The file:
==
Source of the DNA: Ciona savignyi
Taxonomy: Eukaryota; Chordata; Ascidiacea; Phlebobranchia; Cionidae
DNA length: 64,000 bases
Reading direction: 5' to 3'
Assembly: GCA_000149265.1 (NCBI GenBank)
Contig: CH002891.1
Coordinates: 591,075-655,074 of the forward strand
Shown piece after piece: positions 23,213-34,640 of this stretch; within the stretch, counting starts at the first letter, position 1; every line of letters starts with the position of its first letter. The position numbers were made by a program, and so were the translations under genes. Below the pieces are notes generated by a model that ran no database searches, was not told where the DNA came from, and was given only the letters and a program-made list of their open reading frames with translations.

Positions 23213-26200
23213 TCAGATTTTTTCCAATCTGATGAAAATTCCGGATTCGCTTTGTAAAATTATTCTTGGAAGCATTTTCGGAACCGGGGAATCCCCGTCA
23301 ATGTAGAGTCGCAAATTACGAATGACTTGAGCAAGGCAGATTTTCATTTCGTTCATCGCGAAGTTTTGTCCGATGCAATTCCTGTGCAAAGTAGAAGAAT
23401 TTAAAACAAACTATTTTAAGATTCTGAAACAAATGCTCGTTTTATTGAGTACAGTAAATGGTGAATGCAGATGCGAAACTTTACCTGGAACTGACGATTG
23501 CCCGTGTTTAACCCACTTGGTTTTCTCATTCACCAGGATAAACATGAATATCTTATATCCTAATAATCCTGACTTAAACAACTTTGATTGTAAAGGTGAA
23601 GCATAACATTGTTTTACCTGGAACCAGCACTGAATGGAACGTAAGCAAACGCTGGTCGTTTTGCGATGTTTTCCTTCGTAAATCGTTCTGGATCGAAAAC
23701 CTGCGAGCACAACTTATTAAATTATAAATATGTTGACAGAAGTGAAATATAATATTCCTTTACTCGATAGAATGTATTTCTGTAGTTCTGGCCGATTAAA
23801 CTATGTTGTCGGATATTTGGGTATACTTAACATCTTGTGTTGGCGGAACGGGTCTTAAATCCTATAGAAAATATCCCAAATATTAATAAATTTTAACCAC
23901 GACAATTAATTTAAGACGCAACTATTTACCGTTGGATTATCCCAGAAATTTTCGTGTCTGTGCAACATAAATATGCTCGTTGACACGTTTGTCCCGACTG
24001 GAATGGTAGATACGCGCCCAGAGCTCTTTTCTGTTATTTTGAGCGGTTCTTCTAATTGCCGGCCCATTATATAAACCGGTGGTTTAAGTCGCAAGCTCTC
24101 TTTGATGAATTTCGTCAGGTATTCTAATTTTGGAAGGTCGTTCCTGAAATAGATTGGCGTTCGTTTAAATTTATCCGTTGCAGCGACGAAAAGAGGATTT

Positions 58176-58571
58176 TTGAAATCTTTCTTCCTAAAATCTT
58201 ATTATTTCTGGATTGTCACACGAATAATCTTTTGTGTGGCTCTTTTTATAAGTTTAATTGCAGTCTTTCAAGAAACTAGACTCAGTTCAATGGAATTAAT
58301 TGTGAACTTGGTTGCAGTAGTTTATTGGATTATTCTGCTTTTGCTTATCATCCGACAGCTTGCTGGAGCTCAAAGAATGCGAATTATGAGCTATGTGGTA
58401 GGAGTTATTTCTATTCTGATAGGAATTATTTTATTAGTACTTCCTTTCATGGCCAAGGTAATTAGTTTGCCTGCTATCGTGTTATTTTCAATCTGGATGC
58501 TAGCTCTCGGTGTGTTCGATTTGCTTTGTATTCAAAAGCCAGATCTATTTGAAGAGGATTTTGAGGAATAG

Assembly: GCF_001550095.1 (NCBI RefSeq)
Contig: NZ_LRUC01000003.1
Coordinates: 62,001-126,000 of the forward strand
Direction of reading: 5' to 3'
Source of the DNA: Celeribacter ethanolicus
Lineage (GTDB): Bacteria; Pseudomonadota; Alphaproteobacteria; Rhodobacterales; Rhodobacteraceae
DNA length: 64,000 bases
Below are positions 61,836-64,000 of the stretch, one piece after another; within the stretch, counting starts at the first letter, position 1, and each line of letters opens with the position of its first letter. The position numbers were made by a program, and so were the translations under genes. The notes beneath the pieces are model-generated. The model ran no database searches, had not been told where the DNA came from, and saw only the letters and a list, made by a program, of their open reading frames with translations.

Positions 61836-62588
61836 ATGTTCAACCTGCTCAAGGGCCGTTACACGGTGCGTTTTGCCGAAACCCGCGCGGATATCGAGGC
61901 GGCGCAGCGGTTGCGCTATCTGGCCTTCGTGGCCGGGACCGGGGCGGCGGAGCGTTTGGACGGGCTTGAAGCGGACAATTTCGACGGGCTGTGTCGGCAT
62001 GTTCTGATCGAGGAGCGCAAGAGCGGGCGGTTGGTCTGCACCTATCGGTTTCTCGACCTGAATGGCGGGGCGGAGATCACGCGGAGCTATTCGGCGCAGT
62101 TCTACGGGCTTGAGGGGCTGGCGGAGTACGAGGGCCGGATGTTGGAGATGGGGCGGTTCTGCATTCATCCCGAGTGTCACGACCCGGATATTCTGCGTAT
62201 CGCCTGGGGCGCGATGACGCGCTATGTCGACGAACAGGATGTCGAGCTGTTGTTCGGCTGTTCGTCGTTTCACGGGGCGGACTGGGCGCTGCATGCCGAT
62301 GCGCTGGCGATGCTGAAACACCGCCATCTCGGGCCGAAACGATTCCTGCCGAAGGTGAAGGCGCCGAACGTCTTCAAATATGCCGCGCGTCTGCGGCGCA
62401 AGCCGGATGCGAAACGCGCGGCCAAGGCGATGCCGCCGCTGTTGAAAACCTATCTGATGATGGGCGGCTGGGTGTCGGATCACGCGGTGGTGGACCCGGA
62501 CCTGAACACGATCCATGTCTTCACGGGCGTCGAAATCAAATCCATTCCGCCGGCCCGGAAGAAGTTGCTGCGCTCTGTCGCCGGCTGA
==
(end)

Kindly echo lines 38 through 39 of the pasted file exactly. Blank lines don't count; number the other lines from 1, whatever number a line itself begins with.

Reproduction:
62101 TCTACGGGCTTGAGGGGCTGGCGGAGTACGAGGGCCGGATGTTGGAGATGGGGCGGTTCTGCATTCATCCCGAGTGTCACGACCCGGATATTCTGCGTAT
62201 CGCCTGGGGCGCGATGACGCGCTATGTCGACGAACAGGATGTCGAGCTGTTGTTCGGCTGTTCGTCGTTTCACGGGGCGGACTGGGCGCTGCATGCCGAT